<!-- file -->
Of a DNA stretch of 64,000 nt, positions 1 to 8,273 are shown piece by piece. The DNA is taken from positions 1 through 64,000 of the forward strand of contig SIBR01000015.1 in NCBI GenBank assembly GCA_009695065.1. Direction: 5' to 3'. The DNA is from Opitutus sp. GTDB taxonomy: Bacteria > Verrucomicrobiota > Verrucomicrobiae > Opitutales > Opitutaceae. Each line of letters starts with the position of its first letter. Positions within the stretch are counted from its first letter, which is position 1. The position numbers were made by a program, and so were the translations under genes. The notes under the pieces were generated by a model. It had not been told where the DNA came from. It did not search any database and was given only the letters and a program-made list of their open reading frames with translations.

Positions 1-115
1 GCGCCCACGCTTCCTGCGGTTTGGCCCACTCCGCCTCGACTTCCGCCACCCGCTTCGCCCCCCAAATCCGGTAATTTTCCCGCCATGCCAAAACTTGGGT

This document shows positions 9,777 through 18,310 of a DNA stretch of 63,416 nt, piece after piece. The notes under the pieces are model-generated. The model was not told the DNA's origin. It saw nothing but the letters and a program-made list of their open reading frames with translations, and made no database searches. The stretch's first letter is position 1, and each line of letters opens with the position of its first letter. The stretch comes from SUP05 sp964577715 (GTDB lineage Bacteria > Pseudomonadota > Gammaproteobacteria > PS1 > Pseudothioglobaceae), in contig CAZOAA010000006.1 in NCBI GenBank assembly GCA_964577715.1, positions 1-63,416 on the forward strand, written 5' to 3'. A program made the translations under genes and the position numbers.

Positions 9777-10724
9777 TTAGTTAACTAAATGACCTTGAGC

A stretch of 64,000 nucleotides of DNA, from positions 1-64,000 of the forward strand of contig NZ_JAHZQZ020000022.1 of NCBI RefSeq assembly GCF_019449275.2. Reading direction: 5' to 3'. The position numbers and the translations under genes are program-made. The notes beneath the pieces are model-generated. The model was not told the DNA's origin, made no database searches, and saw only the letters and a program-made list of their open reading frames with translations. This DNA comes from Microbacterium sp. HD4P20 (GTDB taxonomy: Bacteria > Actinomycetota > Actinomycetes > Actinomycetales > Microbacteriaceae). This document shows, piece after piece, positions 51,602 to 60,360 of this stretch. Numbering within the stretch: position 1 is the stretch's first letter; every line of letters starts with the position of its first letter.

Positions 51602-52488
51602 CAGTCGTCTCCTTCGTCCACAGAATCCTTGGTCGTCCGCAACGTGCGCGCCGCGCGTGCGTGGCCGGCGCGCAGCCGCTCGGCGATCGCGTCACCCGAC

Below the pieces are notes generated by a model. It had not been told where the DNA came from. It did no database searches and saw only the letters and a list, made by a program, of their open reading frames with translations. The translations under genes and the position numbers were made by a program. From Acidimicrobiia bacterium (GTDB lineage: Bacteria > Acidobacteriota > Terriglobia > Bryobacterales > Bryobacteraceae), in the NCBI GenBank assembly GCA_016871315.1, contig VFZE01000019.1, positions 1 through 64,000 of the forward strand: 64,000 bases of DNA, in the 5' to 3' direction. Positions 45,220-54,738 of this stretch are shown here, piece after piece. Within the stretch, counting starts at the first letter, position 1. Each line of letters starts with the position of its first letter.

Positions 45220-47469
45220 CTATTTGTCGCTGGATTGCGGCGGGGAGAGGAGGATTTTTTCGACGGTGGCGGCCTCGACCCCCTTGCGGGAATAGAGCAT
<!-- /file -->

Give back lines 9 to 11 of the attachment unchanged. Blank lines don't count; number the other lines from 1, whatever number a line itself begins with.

51602 CAGTCGTCTCCTTCGTCCACAGAATCCTTGGTCGTCCGCAACGTGCGCGCCGCGCGTGCGTGGCCGGCGCGCAGCCGCTCGGCGATCGCGTCACCCGAC

Below the pieces are notes generated by a model. It had not been told where the DNA came from. It did no database searches and saw only the letters and a list, made by a program, of their open reading frames with translations. The translations under genes and the position numbers were made by a program. From Acidimicrobiia bacterium (GTDB lineage: Bacteria > Acidobacteriota > Terriglobia > Bryobacterales > Bryobacteraceae), in the NCBI GenBank assembly GCA_016871315.1, contig VFZE01000019.1, positions 1 through 64,000 of the forward strand: 64,000 bases of DNA, in the 5' to 3' direction. Positions 45,220-54,738 of this stretch are shown here, piece after piece. Within the stretch, counting starts at the first letter, position 1. Each line of letters starts with the position of its first letter.

Positions 45220-47469